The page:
This year, 9News reported that the software canceled 3,600 policies when people browsed other plans. After denying that the exchange knew about the problem, exchange representatives said that they knew about it but “didn’t think that it would happen and happen at this level with this group of people.”

Compared to the exchange, the state’s high-risk pool, CoverColorado, was a bargain. When it closed at the end of 2013 it covered enrollment and subsidies for 13,670 people with uninsurable pre-existing conditions—with 8.5 full-time equivalent employees at a total annual cost of $57 million.

Colorado exchange advocates should explain, in detail, why Colorado taxpayers need to continue subsidizing a costly underperformer. Switching to the federal exchange would provide the same subsidies without new taxes on everyone’s health coverage.

Linda Gorman is health care policy center director at the Independence Institute, a free market think tank in Denver.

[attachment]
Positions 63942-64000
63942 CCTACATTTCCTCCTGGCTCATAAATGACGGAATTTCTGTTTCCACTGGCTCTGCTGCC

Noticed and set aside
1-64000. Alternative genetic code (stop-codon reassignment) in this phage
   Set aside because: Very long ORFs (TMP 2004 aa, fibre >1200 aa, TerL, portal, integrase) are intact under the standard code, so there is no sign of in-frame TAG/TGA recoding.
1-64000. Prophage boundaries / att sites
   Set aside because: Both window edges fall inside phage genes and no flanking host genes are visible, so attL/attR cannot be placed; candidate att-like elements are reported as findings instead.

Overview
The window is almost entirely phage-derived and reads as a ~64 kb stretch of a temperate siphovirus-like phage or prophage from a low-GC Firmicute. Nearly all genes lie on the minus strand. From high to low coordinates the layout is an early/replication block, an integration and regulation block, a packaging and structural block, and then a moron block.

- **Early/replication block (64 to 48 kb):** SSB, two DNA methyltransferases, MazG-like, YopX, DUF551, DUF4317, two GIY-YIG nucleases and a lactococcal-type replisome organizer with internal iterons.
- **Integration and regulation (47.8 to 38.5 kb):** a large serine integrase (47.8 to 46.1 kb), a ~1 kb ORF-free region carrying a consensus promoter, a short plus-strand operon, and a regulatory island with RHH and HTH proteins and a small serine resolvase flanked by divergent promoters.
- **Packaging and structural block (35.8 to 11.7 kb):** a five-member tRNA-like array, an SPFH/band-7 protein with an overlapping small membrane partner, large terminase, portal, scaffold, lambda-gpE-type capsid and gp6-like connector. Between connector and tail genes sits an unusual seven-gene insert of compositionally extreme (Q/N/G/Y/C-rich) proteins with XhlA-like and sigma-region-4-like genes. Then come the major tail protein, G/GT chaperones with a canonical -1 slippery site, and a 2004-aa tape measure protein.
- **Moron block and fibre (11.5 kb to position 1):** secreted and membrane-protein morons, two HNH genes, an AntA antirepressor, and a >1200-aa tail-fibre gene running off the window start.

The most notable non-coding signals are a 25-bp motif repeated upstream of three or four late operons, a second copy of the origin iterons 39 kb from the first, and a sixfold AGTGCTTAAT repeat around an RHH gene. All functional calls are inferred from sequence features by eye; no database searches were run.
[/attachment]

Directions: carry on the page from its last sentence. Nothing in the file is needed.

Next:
Note to health reformers: Selling the same thing for a different price is normal market behavior

July 16, 2015 by Linda Gorman · Comments Off
Filed under: Updates 

Understanding the price of ketchup may go a long way towards explaining why mainstream health care reformers gives such bad reform advice.

Per-capita health spending varies a great deal. It varies by geography, it varies by health status, it varies by demographics, and it varies by individual patient characteristics. Academics and government officials decry this variation. They think that health care spending and utilization should be the same across the United States. Despite ritual hand waving about the importance of clinical differences, their policy recommendations generally attribute variation to inefficiency, overuse, and waste.